THIS IS NOT A GENETICS POSTDOC - You will need to have a PhD in Psychology, Speech-Language Sciences, Education or equivalent with excellent communication skills. With a proven ability to coordinate research and the ability to work independently, you will also have a strong communicative ability in Spanish and English and a willingness to travel within the UK and to Chile when required.
I was lucky enough to be invited to talk at the Genetics Society "Building the Brain" conference last week. The conference brought together researchers across molecular genetics, neuroscience, cognition, behaviour and evolution to discuss the formation and function of the brain. A copy of the abstract for my talk can be found on our presentations page. A full outline can be found on the genetics society website.
You can now watch a 1-minute podcast of our ongoing study in collaboration with researchers from the University of Chile. In January, I was lucky enough to visit Chile and made a video to explain what I was doing there. You can see other podcasts of our research on the lab podcast page.
You can now read our new paper in Plos One. This paper follows up on our recent investigations of copy number variants (deletions and duplications of genetic material) in children with neurodevelopmental disorders. We looked at 85 children with language-related difficulties and describe a case with a deletion on chromosome 15 (15q11-13del). Large genetic disruptions in this region lead to Prader-Willi and Angelman syndromes and smaller rearrangements have been described in children with autism and developmental delay. This case expands the phenotype associated with deletions on 15q and extends the evidence that some cases of SLI may be caused by micro-deletion/-duplication syndromes.
We welcomed students from John Hampden Grammar School to the lab for the day. They learnt how to extract DNA and had a tour of the genomics labs.
Ten students spent the week in the lab with us last week trying to recreate some DNA art. We had a fantastic week pouring gels, running PCRs and using bioinformatic databases. Having the students around always reminds me how lucky I am to have this job. They are always so enthusiastic and animated about everything they see and learn. Thank you to everyone who took part.
For each of the primary research papers coming from our lab, we will now provide a short summary in plain English which summarises the main conclusions from the paper. Each infographic is followed by a link from which you can download a one-page summary describing the aims of the paper and it's main findings. Infographics are found towards the bottom of the main page. Full papers can still be downloaded from our publications link.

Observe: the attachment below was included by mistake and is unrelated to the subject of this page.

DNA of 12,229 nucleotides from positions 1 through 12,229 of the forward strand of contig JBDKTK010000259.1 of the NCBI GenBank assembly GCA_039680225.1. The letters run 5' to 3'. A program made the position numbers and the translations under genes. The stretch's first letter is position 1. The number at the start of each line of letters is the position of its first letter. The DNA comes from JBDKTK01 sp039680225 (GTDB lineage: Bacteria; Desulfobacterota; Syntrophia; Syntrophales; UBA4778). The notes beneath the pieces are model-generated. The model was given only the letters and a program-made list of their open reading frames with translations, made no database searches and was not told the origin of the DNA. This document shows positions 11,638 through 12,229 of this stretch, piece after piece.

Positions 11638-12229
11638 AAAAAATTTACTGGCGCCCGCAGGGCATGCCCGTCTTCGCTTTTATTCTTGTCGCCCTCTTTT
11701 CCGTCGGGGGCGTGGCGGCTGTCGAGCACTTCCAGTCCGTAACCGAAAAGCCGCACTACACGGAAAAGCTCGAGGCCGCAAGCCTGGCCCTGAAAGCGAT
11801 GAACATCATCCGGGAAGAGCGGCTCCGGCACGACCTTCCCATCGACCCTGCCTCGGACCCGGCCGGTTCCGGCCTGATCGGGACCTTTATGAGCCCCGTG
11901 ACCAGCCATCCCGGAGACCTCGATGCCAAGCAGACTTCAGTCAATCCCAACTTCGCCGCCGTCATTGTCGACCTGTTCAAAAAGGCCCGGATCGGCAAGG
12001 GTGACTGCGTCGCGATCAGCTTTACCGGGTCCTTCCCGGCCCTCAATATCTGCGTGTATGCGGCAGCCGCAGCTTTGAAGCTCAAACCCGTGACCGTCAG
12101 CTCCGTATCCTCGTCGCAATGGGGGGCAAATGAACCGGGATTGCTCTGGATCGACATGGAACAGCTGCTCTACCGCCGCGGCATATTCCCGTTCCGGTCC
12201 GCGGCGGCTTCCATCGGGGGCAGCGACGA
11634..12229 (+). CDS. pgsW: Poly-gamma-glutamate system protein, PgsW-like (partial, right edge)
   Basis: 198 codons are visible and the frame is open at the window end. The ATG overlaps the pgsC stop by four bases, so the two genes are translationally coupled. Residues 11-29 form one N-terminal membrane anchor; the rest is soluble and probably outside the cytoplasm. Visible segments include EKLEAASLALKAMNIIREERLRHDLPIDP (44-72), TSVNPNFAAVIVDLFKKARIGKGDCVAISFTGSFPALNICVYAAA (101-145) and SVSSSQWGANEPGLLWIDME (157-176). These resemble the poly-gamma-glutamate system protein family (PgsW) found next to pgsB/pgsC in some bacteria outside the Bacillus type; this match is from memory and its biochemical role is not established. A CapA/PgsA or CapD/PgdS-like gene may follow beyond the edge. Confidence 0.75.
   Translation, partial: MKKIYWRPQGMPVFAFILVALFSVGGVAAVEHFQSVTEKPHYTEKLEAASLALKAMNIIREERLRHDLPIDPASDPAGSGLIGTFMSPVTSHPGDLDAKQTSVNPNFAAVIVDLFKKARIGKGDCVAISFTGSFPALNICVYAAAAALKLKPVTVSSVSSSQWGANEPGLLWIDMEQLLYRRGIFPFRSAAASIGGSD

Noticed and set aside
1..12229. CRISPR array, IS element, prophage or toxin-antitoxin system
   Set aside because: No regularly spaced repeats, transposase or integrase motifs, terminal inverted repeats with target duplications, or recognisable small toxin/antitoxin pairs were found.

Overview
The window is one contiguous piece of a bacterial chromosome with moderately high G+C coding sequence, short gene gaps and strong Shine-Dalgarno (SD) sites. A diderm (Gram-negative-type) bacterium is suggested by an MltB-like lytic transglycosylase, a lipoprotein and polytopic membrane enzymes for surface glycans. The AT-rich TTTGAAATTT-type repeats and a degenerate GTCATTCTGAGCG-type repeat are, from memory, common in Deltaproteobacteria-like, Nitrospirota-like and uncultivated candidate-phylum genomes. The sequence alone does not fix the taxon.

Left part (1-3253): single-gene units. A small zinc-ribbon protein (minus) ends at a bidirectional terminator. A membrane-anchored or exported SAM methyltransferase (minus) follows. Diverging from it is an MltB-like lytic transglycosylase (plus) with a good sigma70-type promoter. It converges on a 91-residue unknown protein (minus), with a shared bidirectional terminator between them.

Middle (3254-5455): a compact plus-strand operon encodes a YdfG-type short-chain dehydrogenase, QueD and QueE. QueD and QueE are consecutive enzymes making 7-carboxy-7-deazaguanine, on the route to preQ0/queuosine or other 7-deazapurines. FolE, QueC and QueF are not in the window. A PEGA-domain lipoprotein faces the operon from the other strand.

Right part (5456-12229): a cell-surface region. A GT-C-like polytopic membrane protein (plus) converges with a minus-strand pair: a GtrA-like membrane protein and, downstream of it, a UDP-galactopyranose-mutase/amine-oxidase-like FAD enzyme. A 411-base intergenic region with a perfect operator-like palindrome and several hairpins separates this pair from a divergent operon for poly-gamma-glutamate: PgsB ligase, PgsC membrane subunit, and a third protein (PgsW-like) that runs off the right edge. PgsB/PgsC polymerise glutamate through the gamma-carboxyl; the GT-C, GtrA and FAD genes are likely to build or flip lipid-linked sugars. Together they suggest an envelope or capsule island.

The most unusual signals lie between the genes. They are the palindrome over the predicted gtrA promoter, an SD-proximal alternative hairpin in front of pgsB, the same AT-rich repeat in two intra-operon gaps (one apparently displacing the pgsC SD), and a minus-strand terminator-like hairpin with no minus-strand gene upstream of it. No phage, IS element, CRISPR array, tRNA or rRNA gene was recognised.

Our new research paper describes the exome sequencing of five individuals from the Robinson Crusoe population in Chile. This population are affected by a particularly high incidence of speech and language impairment. Our study found a genetic variant in the NFXL1 gene that was significantly more common in Islanders affected by SLI than those with typical language impairment. We went on to sequence the NFXL1 gene in individuals affected by SLI from the UK and identified three more coding changes indicating that variants within NFXL1 may predispose to SLI.
You can read a diary of my recent visit to the Robinson Crusoe Island on the Centres blog site.
Our new research paper describes the characterisation of small deletions and duplications of genetic material in SLI. These "copy number variants" are known to be important in disorders like autism but no-one had looked at their role in SLI before. In our study we found that individuals affected by SLI had more CNVs that were larger than those found in population controls. We found that this was also the case for family members of individuals affected by SLI, regardless of whether they themselves had language difficulties or not. These data suggest that there is a general increase in the CNV burden in families affected by SLI meaning that all family members are at risk of language difficulties. The exact position of the deletions or duplications and the genes they affect may then increase or decrease the chances of language impairment for any given individual within that family.
I have just returned from a visit to the Robinson Crusoe Island. It was fantastic to be able to meet the Islanders and to talk to them about life on the Island and our research project. Everyone was so friendly and interested in the research. I talked to the mayor of the Island and our Chilean collaborators about the research completed so far and the direction of the project in the future. We are hoping to send a team in March to complete further data collections. Many thanks to the MRC for funding this visit through their International collaboration poster competition